Refinishing Waxed Table-Tops with Polyurethane
A furniture-maker waxed some bamboo restaurant table tops, then had performance issues. Now, how to strip the wax and prep for polyurethane? May 23, 2007
I am making 30 bamboo (plywood) tabletops for a restaurant. The problem is, I used a rub-on paste wax to finish them. This worked great when I tested staining them with wine and such at my shop, but after a week of the wait staff wiping them down with ammonia, of all things, the tables are taking slight stains. I want to refinish them with a polyurethane or something equivalent. Any way to do this without sanding all the wax off?
From contributor P:
Should be able to wipe wax with thinner to get off. Then varnish or poly over that.
From contributor T:
Polyurethane doesn't stick to much of anything, especially not wax. You'll need to get it off with a good wash of MS or naphtha with a scotch brite pad. It wouldn't hurt to apply a coat of dewaxed shellac as a barrier. Scuff sand before you apply finish and between coats to get a good mechanical bond.
From contributor M:
Contributor T is right on track with the naphtha scrub - it's less oily than mineral spirits and dries faster. Applying dewaxed shellac (Seal Coat) is not just a good idea, it is mandatory in your situation - two light coats with about an hour between, then a couple more hours to let that set up and you're ready for either regular poly or even some wb poly. I'd use Target's Super Clear Poly - the stuff's awesome! (If you go with wb topcoats, you'd be safer to let the shellac dry overnight just to be sure.)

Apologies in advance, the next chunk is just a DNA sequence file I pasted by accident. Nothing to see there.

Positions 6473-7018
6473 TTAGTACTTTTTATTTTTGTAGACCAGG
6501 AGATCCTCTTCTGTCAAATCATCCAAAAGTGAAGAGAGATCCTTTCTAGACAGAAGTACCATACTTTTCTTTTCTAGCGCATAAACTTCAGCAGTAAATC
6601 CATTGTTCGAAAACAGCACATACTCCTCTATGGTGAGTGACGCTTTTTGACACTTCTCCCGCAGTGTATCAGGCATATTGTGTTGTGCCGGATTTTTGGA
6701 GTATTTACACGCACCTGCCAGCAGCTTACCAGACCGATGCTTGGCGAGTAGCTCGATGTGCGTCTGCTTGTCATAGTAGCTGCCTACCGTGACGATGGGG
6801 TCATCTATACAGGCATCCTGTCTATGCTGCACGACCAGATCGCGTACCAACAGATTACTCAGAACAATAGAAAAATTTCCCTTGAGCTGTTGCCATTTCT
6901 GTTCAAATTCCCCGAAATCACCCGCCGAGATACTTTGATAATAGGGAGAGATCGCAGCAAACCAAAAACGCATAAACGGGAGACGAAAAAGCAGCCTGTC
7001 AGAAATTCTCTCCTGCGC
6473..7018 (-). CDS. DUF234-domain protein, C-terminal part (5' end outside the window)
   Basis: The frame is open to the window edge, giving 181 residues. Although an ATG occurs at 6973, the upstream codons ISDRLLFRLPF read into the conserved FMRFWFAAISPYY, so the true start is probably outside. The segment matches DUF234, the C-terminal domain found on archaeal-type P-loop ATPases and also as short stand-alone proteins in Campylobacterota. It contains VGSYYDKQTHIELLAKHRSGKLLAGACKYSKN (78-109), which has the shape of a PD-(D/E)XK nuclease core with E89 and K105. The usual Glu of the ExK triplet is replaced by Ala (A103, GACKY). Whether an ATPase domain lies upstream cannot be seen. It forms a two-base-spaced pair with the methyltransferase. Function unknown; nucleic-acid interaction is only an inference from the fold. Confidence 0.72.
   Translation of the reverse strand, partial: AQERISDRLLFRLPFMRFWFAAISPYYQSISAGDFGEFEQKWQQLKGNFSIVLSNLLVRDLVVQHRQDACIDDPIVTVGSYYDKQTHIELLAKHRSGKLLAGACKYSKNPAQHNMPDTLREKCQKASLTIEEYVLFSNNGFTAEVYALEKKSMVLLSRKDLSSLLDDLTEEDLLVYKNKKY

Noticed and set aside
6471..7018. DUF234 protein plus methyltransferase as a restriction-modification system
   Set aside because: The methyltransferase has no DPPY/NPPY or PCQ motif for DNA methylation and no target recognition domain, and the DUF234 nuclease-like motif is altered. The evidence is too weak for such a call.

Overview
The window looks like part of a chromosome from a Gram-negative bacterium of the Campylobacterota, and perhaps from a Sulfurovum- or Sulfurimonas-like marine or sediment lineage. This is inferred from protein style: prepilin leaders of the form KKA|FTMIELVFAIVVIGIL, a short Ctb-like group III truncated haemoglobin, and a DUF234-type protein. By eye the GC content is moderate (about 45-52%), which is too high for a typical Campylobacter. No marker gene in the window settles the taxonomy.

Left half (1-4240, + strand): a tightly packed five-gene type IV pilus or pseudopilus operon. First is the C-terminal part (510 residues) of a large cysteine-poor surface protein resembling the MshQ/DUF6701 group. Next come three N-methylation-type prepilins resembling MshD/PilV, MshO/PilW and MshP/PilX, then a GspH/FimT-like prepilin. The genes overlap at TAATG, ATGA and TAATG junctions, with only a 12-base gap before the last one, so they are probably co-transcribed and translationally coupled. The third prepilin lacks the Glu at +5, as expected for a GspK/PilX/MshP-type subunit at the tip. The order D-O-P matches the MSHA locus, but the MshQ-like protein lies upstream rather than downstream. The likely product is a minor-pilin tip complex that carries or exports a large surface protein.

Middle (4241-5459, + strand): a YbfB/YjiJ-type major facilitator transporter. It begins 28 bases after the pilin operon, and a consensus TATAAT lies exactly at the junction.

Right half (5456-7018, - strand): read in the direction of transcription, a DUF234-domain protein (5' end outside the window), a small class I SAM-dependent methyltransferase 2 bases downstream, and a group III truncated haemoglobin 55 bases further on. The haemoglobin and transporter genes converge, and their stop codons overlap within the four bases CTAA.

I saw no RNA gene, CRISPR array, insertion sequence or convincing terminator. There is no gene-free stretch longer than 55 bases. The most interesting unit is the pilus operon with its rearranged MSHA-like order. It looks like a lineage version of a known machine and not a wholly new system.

From contributor R:
I use wb's only, but I'd be reluctant to use them where ammonia is used for cleaning.
From contributor K:
If you use SealCoat (which you should), let dry overnight, especially if you use Target's products. There have been some reports on Target's site of problems if not letting it dry thoroughly.
From contributor S:
Get some Prepsol from an auto paint store. Done deal. 35+ years in this great industry.